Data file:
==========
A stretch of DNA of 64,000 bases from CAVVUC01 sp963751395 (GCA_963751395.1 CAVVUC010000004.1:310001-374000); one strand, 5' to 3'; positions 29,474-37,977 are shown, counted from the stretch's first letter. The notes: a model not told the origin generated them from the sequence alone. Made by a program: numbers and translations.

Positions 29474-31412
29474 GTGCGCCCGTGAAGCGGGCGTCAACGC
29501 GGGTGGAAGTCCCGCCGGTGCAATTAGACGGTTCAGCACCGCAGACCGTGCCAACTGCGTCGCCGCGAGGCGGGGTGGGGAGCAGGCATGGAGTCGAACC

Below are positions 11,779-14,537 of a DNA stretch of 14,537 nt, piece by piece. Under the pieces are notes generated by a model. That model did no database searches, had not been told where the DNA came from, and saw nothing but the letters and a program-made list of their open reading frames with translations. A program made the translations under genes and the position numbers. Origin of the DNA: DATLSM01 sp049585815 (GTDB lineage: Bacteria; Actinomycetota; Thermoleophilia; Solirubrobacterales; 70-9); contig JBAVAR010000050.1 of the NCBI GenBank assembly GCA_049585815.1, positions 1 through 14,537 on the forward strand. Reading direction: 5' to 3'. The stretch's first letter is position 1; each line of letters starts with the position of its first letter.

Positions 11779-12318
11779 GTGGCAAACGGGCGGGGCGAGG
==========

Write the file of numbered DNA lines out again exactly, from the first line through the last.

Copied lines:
A stretch of DNA of 64,000 bases from CAVVUC01 sp963751395 (GCA_963751395.1 CAVVUC010000004.1:310001-374000); one strand, 5' to 3'; positions 29,474-37,977 are shown, counted from the stretch's first letter. The notes: a model not told the origin generated them from the sequence alone. Made by a program: numbers and translations.

Positions 29474-31412
29474 GTGCGCCCGTGAAGCGGGCGTCAACGC
29501 GGGTGGAAGTCCCGCCGGTGCAATTAGACGGTTCAGCACCGCAGACCGTGCCAACTGCGTCGCCGCGAGGCGGGGTGGGGAGCAGGCATGGAGTCGAACC

Below are positions 11,779-14,537 of a DNA stretch of 14,537 nt, piece by piece. Under the pieces are notes generated by a model. That model did no database searches, had not been told where the DNA came from, and saw nothing but the letters and a program-made list of their open reading frames with translations. A program made the translations under genes and the position numbers. Origin of the DNA: DATLSM01 sp049585815 (GTDB lineage: Bacteria; Actinomycetota; Thermoleophilia; Solirubrobacterales; 70-9); contig JBAVAR010000050.1 of the NCBI GenBank assembly GCA_049585815.1, positions 1 through 14,537 on the forward strand. Reading direction: 5' to 3'. The stretch's first letter is position 1; each line of letters starts with the position of its first letter.

Positions 11779-12318
11779 GTGGCAAACGGGCGGGGCGAGG